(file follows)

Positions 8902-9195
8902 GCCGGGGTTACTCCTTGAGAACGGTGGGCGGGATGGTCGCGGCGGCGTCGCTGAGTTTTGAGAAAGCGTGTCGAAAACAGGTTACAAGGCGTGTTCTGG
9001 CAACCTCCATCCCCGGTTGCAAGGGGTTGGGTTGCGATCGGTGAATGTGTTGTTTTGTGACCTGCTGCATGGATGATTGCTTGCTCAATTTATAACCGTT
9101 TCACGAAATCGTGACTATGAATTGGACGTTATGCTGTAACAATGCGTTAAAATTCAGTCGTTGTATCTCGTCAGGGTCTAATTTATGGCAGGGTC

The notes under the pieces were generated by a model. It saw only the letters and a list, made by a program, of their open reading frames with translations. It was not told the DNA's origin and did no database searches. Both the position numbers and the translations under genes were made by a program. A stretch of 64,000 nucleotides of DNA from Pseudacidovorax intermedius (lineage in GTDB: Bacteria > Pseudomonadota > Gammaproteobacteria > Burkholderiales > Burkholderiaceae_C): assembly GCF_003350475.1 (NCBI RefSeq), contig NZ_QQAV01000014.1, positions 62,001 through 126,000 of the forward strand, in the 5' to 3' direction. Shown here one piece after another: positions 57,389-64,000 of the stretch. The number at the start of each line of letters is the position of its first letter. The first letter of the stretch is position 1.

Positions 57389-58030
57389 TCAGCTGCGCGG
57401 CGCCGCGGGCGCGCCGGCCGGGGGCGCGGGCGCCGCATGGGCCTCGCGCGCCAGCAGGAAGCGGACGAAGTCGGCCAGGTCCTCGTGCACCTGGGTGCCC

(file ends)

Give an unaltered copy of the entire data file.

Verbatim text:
Positions 8902-9195
8902 GCCGGGGTTACTCCTTGAGAACGGTGGGCGGGATGGTCGCGGCGGCGTCGCTGAGTTTTGAGAAAGCGTGTCGAAAACAGGTTACAAGGCGTGTTCTGG
9001 CAACCTCCATCCCCGGTTGCAAGGGGTTGGGTTGCGATCGGTGAATGTGTTGTTTTGTGACCTGCTGCATGGATGATTGCTTGCTCAATTTATAACCGTT
9101 TCACGAAATCGTGACTATGAATTGGACGTTATGCTGTAACAATGCGTTAAAATTCAGTCGTTGTATCTCGTCAGGGTCTAATTTATGGCAGGGTC

The notes under the pieces were generated by a model. It saw only the letters and a list, made by a program, of their open reading frames with translations. It was not told the DNA's origin and did no database searches. Both the position numbers and the translations under genes were made by a program. A stretch of 64,000 nucleotides of DNA from Pseudacidovorax intermedius (lineage in GTDB: Bacteria > Pseudomonadota > Gammaproteobacteria > Burkholderiales > Burkholderiaceae_C): assembly GCF_003350475.1 (NCBI RefSeq), contig NZ_QQAV01000014.1, positions 62,001 through 126,000 of the forward strand, in the 5' to 3' direction. Shown here one piece after another: positions 57,389-64,000 of the stretch. The number at the start of each line of letters is the position of its first letter. The first letter of the stretch is position 1.

Positions 57389-58030
57389 TCAGCTGCGCGG
57401 CGCCGCGGGCGCGCCGGCCGGGGGCGCGGGCGCCGCATGGGCCTCGCGCGCCAGCAGGAAGCGGACGAAGTCGGCCAGGTCCTCGTGCACCTGGGTGCCC